Here is one of my stories: A few years ago, I was attending the NFL league meetings, which is not always the easiest place to be a female reporter. I was eating dinner alone at the hotel bar one night, and there was a man sitting next to me who was a bit intoxicated. As I waited for my meal, I was growing more uncomfortable in the conversation. Banks was sitting on the other side of the bar and soon could tell that something wasn’t right. He walked over and asked if I was ready to leave, making it sound like we were both scheduled to meet someone that evening. We ended up walking to a restaurant in a different part of the hotel. I was so thankful for how considerate he was, not only to realize that something was off but also to help me leave quickly and discreetly.

And one more: When Banks was caught up in a wave of layoffs at Sports Illustrated in 2016 (his final Snap Judgments column for SI is filled with stories from his time on the job), I sent him an email, expressing my dismay to no longer be teammates with him. He replied with a note not lamenting his situation, but rather encouraging me. He reminded me not to let myself get too stressed out. “It’s only a job,” he wrote. “Not who you are.”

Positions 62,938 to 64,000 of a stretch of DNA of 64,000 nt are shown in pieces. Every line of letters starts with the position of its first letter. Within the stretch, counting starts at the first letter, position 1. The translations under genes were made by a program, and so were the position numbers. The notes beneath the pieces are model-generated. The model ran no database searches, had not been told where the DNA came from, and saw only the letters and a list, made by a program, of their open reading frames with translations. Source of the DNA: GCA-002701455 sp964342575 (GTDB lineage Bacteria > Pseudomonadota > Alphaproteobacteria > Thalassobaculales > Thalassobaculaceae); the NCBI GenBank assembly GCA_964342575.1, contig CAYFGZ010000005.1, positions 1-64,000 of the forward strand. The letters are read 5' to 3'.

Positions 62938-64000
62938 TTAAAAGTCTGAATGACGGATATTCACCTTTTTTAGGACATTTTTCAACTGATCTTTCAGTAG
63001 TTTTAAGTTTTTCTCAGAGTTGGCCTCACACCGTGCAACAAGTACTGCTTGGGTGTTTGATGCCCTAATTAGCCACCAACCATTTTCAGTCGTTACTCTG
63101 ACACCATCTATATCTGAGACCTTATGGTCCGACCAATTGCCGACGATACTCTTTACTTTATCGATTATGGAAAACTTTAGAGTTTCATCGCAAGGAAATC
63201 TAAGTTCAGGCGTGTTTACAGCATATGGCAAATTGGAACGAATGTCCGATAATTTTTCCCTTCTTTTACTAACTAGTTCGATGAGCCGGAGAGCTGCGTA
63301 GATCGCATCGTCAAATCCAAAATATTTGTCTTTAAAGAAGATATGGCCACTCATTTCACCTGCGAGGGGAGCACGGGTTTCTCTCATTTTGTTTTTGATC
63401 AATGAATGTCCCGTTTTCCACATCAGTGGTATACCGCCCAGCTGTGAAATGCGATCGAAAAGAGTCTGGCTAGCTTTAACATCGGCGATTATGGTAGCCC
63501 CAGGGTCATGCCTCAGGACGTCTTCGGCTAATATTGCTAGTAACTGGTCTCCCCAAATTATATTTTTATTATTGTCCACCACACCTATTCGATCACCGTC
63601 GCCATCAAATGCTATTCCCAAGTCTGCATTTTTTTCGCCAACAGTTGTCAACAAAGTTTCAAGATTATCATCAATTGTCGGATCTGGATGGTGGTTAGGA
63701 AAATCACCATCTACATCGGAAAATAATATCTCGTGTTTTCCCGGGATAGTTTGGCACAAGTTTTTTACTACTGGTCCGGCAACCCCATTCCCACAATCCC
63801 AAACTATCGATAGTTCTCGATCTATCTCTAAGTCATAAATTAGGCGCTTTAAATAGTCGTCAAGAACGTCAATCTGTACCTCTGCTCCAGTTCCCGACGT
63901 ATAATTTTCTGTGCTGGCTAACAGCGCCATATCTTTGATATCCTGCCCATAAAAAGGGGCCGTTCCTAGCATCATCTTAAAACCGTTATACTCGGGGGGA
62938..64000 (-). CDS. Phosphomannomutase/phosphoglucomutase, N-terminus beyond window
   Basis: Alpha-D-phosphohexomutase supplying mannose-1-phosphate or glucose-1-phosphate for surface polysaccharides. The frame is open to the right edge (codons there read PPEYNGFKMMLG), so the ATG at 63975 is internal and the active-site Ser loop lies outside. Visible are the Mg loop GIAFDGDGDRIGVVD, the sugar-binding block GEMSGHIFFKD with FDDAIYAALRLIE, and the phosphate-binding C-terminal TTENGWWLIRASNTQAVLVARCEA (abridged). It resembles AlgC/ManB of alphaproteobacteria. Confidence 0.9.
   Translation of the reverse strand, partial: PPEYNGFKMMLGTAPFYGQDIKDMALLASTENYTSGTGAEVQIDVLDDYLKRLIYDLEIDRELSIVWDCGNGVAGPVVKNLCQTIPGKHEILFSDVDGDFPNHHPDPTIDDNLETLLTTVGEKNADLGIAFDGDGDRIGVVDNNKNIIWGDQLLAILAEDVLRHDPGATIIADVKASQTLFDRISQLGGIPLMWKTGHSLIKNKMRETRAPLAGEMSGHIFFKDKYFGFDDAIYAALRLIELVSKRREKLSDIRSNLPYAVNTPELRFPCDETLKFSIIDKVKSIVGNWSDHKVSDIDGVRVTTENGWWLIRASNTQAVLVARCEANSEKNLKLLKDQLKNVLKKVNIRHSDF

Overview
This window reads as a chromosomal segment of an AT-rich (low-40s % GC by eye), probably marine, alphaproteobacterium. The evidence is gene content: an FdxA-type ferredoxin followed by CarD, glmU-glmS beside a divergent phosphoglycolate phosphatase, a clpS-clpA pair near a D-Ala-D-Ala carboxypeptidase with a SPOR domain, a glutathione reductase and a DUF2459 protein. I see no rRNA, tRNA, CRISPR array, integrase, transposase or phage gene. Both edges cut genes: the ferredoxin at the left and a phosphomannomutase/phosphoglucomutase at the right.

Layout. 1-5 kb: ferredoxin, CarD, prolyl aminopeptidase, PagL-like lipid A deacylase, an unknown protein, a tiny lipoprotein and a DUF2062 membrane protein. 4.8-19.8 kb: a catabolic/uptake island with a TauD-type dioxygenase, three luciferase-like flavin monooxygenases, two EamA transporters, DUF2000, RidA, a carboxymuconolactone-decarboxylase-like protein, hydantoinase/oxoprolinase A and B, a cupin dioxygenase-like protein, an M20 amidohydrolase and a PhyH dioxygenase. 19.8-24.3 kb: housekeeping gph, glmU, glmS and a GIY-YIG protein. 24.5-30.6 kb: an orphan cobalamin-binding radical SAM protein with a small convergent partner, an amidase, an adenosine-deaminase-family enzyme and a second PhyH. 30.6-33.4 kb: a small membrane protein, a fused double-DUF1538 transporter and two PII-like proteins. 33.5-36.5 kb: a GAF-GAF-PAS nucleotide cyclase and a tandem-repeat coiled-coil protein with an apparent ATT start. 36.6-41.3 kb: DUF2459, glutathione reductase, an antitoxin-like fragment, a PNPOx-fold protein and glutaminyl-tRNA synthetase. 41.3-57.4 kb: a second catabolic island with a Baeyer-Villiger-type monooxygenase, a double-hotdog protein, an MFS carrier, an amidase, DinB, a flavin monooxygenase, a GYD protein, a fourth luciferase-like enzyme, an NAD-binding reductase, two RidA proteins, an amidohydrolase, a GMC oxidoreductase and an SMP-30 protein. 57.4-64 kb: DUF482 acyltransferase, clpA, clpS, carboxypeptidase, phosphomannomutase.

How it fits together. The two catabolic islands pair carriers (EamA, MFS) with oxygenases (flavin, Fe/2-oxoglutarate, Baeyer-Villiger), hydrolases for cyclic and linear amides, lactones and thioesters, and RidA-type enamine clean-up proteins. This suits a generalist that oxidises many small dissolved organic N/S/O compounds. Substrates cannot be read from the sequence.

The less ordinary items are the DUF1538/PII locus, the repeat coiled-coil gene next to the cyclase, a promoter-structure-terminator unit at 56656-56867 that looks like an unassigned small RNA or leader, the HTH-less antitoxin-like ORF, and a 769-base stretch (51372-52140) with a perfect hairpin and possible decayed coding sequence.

Don Banks (right) interviews former Steelers Frenchy Fuqua, Dave Reavis and Mike Wagner at a 2014 reunion of Pittsburgh’s ’70s Super Bowl teams.

Don Banks (right) interviews former Steelers Frenchy Fuqua, Dave Reavis and Mike Wagner at a 2014 reunion of Pittsburgh’s ’70s Super Bowl teams.

The last three years, Banks worked harder than he ever had to keep going at the job he loved. He talked about his wife, Alissa, going through a similar challenge in her career the year before, and how much she was helping him get through it. He continued to write about the league for, Bleacher Report, and The Athletic. Then, this summer, the Review-Journal called.

“He wasn’t going to give up, but it was tough,” King says. “The last two weeks are the happiest I heard him in years. He was so thrilled, utterly excited and he was back to being the guy I talked to three or four times a week about story ideas. He was euphoric.”

Banks’s first article for the Review-Journal was published the afternoon before he died. It was typical of his work: reporting and insight you couldn’t get anywhere else.

In Canton, Banks was not only covering the Hall of Fame ceremonies—he was also celebrating one of his closest friends, L.A. Times NFL columnist Sam Farmer, who was inducted into the Hall's writer's wing this weekend. This is who Banks was throughout his career, both a trusted scribe and a supportive friend and colleague, in a business where so many are neither. The respect you hear for Banks echoing around the NFL and among journalists is for not just how well he did his job, but for who he was while doing it.